FluxSwiss’ position on the draft gas supply law (GasVG)
The regulation of gas transit should seek to ensure advantages for consumers and enhanced supply security in SwitzerlandFluxSwiss manages the majority of gas transit capacity through Switzerland. FluxSwiss is not active in the gas trade itself or into the domestic Swiss market, but only sells transit capacities of the Transitgas pipeline to international gas transporters. To this end, FluxSwiss has leased 90 percent of the pipeline capacity from Transitgas AG on a long term basis. The remaining 10 percent is reserved for Swiss gas supply.
The enactment of the Gas Supply Act (GasVG) in the current version would make the efficient management of gas transit difficult and transfer costs and risks of transit utilization to Swiss consumers. Last but not least, for Swiss investors at FluxSwiss including numerous pension funds, this would mean a substantial devaluation of their investments.
FluxSwiss therefore rejects the current regulatory proposal for transit and instead proposes an alternative market model that ensures that the transit through Switzerland is regulated to be Europe-compatible, as required by the Federal Council, and makes an additional contribution to Switzerland's security of supply.
With its statement on the draft GasVG, FluxSwiss wants to ensure that …
... no risks and costs linked to transit are transferred to Swiss consumers: the demand for transit capacities fluctuates strongly and there is no secured base load in the transit business. Revenues to covers costs can only be achieved through entrepreneurial flexibility. With this, FluxSwiss and foreign customers of FluxSwiss bear 90 percent of the risk of the pipeline costs. If the existing set-up was to be abruptly changed, Swiss consumers would have to assume these risks and costs, since the uncovered costs of the transit would be passed on to the domestic market.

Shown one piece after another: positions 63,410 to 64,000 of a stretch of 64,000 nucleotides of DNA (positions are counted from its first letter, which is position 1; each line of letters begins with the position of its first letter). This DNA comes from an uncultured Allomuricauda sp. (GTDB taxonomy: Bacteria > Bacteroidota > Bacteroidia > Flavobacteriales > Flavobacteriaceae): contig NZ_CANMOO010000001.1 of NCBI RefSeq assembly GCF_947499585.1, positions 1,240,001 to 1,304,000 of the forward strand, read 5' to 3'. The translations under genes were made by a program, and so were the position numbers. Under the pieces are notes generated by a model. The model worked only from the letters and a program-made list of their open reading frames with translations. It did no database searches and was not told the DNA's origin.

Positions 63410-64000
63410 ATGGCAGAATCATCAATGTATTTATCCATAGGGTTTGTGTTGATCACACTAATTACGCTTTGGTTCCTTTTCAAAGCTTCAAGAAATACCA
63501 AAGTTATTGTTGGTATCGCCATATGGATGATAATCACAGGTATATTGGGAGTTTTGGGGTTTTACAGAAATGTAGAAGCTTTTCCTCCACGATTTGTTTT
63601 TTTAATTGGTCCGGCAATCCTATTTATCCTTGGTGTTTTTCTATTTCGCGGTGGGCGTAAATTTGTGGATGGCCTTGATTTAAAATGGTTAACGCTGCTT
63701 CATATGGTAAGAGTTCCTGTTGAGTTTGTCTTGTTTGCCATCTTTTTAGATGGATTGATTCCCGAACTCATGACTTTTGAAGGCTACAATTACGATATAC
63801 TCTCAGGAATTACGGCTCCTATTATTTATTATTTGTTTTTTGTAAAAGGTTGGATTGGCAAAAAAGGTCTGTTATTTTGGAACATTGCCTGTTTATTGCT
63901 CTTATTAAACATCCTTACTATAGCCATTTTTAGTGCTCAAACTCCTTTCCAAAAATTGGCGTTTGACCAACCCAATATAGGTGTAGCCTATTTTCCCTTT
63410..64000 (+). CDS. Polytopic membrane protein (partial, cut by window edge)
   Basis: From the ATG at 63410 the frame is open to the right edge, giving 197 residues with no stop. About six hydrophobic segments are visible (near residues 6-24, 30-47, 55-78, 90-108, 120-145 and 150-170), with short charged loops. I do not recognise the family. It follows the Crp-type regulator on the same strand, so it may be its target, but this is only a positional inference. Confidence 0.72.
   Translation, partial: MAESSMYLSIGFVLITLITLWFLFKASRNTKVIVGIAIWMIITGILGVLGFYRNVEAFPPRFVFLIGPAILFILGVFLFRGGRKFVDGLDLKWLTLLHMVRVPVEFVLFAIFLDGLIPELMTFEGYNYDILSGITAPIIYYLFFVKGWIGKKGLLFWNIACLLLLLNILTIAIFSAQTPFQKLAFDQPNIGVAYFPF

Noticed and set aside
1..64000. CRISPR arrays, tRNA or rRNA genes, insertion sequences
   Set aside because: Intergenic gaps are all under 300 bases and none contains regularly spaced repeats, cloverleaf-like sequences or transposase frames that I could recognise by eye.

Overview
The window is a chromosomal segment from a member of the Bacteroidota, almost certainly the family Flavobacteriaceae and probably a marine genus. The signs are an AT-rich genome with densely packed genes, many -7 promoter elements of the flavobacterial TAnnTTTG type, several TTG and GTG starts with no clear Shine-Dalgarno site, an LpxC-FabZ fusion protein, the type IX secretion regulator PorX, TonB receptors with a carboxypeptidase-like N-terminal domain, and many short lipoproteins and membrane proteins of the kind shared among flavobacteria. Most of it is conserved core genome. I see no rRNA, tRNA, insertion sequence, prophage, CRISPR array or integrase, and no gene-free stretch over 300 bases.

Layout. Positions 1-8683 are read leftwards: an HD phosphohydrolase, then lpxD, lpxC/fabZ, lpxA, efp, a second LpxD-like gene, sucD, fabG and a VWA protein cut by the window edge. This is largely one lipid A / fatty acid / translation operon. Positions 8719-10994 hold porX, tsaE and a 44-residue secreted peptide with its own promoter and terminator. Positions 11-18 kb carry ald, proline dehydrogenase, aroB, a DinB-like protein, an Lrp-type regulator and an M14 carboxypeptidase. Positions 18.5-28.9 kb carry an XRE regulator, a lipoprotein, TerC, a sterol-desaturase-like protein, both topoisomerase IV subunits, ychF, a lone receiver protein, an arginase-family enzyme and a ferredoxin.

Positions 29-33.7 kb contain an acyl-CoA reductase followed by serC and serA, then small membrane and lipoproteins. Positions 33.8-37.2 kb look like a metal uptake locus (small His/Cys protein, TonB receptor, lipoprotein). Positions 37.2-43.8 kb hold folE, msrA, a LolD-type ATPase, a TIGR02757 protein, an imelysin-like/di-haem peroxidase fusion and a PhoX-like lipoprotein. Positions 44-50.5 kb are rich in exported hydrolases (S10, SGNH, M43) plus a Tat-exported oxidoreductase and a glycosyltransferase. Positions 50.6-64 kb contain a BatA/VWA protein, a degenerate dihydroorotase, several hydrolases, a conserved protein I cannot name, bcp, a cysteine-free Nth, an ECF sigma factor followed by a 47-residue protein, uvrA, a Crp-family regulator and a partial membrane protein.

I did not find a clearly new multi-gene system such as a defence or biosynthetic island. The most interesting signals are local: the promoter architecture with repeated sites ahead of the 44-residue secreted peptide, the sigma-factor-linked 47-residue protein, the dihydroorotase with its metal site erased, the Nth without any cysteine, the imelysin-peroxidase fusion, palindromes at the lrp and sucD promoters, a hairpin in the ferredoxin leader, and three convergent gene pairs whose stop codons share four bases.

... there is no nationalization of an efficient competitive business: the international transit of gas through Switzerland is now fully exposed to the market and - in contrast to the domestic gas market - there is no monopoly but competition with other transport routes, mainly serving the Italian market. Where there is no monopoly, no unnecessary regulatory intervention should be necessary. The GasVG should therefore not destroy the efficiency of business entrepreneurship.
... no material expropriation takes place: the consultation proposal provides for FluxSwiss to withdraw from its current activity as it should no longer be responsible for the marketing of its transit capacity. FluxSwiss would remain with the sole “bare ownership” of the pipeline. This would be a material expropriation of FluxSwiss’ shareholders, which includes numerous Swiss pension funds. FluxSwiss is therefore resisting the fact that a market area manager on the domestic and transit market should now be responsible for the management of all capacities and congestions, plus the definition of network tariffs.
See the detailed response to the GasVG consultation